First off, I want to start by saying that I hate drawing from my own references, or at least I did. I have them, thousands of them. In fact, my last photo transfer from my old computer to my new computer involved moving 25,000 photos (No. I'm not kidding. It was upward of that number). Incidentally, that was before I got a smart phone with the in-your-pocket-everywhere-you-go camera built into it. Now, I look for references everywhere I go, but I still didn't use them, until now.
It is easy to be inspired by the photography of others. Too easy, I think. I can look and instantly see the end result of a photo: the composition, the light, the feel. It all speaks to me in an simple-to-grasp moment of clarity. Training my eye to see the possibilities in the world around me, using my own creativity to find the piece that will speak to others, is much more difficult and requires active searching.
Leather & Tack: A Trip to the Saddle Shed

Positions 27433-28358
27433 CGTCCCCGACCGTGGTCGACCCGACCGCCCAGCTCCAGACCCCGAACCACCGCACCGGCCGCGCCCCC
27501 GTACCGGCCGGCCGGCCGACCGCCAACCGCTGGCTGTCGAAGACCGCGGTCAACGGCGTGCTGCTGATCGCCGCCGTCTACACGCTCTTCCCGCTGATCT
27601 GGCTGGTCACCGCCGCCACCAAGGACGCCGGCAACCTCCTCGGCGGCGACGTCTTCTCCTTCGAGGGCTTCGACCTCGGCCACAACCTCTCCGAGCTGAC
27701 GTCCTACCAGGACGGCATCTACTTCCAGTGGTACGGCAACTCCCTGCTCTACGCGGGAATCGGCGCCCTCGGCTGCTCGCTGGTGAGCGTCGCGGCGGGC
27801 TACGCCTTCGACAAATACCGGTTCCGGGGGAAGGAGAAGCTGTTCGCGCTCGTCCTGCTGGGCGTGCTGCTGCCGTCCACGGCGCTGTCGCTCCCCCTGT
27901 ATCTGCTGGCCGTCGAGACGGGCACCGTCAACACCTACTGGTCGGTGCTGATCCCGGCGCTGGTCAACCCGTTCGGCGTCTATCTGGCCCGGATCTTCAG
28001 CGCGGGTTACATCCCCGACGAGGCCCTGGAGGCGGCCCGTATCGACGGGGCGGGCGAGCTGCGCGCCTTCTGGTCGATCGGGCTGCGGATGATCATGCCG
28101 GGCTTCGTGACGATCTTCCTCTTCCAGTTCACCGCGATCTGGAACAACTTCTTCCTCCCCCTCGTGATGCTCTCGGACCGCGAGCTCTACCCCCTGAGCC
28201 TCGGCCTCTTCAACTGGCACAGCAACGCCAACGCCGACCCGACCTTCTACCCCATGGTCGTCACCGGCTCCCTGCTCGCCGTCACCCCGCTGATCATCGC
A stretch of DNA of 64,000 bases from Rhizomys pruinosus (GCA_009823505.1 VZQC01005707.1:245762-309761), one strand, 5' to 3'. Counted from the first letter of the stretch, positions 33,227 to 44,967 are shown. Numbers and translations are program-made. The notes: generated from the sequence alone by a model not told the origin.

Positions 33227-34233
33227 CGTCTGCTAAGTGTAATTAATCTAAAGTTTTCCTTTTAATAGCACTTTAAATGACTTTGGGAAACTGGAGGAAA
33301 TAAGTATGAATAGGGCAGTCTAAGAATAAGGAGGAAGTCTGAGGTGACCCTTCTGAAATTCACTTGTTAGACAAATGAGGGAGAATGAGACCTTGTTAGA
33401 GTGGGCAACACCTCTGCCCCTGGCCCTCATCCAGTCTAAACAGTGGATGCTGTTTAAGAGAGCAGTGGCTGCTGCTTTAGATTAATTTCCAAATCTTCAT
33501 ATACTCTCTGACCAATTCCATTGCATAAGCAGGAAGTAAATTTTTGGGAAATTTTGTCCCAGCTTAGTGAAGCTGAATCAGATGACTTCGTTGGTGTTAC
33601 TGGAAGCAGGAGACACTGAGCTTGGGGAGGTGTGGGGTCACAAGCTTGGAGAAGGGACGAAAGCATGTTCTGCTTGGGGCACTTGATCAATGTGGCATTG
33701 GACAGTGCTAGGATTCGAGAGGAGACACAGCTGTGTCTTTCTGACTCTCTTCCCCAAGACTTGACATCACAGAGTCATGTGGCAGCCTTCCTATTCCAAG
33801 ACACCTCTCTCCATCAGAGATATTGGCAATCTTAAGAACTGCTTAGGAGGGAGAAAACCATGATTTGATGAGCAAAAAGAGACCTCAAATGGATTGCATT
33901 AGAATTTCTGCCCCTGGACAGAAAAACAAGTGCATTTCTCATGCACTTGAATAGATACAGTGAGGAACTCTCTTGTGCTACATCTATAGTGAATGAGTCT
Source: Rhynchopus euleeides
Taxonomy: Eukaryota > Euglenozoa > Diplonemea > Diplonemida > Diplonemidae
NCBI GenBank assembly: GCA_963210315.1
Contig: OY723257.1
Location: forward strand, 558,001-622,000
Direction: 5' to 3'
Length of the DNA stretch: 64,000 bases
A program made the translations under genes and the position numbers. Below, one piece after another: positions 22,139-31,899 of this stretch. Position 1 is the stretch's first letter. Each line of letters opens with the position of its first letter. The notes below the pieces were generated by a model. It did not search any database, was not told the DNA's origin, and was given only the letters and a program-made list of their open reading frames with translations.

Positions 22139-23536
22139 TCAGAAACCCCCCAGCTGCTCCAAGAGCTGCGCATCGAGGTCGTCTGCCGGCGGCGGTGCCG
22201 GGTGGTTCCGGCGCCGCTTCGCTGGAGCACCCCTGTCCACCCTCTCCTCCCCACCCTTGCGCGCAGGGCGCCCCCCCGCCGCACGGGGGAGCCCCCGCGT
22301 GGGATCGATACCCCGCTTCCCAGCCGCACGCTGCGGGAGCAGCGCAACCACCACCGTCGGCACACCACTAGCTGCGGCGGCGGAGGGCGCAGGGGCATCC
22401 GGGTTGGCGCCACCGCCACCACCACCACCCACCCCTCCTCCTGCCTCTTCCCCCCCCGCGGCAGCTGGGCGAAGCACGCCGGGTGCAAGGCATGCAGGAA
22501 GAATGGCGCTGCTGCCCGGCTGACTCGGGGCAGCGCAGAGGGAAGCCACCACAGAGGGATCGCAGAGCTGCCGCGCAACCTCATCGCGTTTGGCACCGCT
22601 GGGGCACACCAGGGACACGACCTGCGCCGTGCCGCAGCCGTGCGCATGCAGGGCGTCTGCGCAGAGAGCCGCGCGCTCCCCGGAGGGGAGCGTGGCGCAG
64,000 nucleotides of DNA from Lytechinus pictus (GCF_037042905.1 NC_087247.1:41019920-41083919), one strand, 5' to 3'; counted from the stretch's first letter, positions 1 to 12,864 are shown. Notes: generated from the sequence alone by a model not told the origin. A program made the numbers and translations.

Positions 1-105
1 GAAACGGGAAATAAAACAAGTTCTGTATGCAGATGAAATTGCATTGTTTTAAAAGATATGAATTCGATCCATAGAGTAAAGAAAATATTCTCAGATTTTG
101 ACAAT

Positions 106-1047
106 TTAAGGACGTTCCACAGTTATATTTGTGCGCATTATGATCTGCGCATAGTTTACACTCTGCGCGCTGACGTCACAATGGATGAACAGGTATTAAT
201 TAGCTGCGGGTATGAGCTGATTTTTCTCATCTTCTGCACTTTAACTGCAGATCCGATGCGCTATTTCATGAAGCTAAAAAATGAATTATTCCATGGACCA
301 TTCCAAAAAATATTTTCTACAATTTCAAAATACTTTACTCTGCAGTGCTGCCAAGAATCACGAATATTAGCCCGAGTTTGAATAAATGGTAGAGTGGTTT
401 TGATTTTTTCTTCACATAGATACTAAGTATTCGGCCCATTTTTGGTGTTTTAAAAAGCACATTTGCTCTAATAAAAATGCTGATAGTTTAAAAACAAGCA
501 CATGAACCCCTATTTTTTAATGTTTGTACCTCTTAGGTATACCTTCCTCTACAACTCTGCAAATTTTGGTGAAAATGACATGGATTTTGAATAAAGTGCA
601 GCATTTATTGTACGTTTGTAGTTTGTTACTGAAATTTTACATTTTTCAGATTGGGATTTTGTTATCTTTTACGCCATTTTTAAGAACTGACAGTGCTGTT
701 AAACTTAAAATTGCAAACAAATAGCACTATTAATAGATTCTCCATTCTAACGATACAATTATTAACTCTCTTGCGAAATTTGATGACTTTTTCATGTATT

Just a few yards from my house at the ranch is the old saddle shed where we keep more than a dozen saddles in various stages of use. Whenever I want to experiment with photography or grab a unique photo, I head to the saddle shed. It is believed to have been built in the 1920s after the original structure burned down. The logs were cut higher up the mountain and brought into the valley by mule. The logs, the wood, the filtered light--they all give ample opportunity for interesting composition. I took at least fifty photos the day I went to get the reference for "Blood, Sweat, & Tears," and I knew the second I saw it in the viewfinder that it would be the one I would draw. I couldn't resist the light and character of the reference.
Blood, Sweat, & Tears
Honestly, I couldn't be happier with this piece. The end result was everything I hoped it would be.
Faber-Castell Polychromos & Caran d'Ache Luminance White on Arches Hot Press 300lb Watercolor Paper.